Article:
TRANSFER EFFICACY: EXPLORING A SUCCESS ORIENTED NARRATIVE OF THE TRANSFER STUDENT EXPERIENCE
MetadataShow full item record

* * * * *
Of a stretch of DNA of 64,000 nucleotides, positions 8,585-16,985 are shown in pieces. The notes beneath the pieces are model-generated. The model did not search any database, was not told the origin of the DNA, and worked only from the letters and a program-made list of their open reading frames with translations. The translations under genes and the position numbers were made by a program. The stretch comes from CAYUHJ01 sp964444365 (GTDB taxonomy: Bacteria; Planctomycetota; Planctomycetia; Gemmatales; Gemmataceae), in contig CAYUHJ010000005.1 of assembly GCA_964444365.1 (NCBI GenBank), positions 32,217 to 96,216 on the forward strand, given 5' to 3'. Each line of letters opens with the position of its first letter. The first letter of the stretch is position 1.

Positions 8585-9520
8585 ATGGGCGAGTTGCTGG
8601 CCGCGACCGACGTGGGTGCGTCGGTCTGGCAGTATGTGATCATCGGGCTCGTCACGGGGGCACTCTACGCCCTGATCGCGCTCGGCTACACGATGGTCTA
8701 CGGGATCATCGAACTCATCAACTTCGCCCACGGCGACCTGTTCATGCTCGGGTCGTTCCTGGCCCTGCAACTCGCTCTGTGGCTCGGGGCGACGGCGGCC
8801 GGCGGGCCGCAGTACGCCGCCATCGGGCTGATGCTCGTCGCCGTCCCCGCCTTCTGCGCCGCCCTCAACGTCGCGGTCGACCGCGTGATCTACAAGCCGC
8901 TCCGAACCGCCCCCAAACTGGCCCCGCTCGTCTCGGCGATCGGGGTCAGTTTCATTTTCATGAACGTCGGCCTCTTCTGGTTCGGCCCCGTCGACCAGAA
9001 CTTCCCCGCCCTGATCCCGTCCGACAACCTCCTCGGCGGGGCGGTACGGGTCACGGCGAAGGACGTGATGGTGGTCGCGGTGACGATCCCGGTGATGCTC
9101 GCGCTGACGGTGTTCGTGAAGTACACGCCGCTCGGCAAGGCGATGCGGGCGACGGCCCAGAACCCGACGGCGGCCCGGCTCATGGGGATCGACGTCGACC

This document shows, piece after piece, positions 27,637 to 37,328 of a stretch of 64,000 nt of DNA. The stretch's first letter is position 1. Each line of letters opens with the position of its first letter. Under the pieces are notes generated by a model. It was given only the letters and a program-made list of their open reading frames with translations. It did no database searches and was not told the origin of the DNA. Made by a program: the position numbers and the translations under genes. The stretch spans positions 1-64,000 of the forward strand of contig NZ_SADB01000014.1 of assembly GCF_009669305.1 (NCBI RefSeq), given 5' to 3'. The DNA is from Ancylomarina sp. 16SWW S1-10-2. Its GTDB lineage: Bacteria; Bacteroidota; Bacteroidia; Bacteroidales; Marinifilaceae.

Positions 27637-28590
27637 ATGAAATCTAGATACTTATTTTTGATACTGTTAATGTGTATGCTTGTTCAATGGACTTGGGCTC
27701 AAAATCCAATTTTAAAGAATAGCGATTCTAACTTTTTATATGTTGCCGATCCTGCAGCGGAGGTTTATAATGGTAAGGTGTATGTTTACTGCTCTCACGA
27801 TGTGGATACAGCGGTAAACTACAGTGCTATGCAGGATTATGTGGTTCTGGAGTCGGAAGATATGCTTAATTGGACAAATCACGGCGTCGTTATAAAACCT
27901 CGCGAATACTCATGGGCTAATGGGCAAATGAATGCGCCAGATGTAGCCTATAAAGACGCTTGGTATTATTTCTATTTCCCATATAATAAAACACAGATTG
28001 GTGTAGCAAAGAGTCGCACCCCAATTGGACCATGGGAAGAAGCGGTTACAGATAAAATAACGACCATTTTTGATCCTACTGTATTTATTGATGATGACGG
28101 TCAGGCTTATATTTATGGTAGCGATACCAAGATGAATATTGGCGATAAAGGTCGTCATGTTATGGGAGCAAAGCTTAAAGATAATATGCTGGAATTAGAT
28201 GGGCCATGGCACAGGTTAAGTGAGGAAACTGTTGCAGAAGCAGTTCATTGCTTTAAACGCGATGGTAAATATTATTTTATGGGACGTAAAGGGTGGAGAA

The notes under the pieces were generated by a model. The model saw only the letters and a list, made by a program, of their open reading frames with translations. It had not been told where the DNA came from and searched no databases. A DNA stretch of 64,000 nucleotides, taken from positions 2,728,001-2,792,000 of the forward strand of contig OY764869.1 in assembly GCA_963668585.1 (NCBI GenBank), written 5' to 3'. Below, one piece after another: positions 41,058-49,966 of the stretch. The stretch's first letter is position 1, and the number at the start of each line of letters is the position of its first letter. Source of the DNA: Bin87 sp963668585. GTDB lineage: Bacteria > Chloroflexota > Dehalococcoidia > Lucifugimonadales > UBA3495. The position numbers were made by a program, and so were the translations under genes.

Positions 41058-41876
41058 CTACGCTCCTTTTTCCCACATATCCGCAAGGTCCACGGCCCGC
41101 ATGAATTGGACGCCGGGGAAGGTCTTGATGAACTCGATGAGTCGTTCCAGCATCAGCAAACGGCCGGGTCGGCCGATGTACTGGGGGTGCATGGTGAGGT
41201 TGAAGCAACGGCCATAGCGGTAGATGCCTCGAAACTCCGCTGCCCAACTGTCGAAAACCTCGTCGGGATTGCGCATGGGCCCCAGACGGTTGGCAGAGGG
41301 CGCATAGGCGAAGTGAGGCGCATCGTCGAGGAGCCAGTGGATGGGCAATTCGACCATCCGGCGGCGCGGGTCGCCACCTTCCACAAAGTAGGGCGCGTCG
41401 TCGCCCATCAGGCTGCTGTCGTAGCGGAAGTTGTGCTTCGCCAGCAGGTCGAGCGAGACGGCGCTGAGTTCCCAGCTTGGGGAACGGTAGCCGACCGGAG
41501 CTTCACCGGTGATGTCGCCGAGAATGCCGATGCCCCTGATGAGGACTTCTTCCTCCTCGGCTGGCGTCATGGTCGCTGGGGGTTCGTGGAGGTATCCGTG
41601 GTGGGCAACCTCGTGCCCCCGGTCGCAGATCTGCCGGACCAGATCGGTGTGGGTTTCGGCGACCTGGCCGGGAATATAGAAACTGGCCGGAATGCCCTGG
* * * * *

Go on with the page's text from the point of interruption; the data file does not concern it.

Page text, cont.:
The purpose of this dissertation study is to understand the extent to which self-efficacy is present in the transfer process for community college students from different racial and sociocultural backgrounds. Specifically, this research borrows from Bandura’s (1994) construct of self-efficacy in order to introduce Transfer Efficacy, which is a framework developed to describe the way in which students’ develop self-efficacy beliefs around their ability to transfer and navigate the transfer process. This study employed a nested qualitative case study methodology, which took an in-depth look at 15 community college students who had transferred from a two-year to a four-year institution. The student participants in this study, who served as the nested cases, were interviewed individually in order to understand their transfer experiences. In addition to the individual interviews with student participants, the other data collected included the analysis of various documents and interviews with four administrators who worked on the two-year and four-year campus. Findings from this study provide a number of implications for future consideration. In particular, this dissertation suggests that Transfer Efficacy may be a useful framework for understanding transfer student narratives. Further, the findings point to the importance of internship experiences for students while enrolled in community college, the significance of pre-transfer advising, and the need for stronger transfer articulation agreements. Also worth noting is the possible connection between institutional commitment, the development of self-efficacy for transfer, and transfer student identity. This study is significant in three main ways. First, this study contributes to the transfer student narrative by providing a new perspective regarding the positive outcomes of transfer. In particular, this study contributes to current transfer student research by unpacking the role of self-efficacy. Second, this research provides practical implications for higher education practitioners so that the transfer student pipeline may become a more solid path for students seeking to graduate with a baccalaureate degree. Finally, this research will shed light on the contextual nature of the transfer process.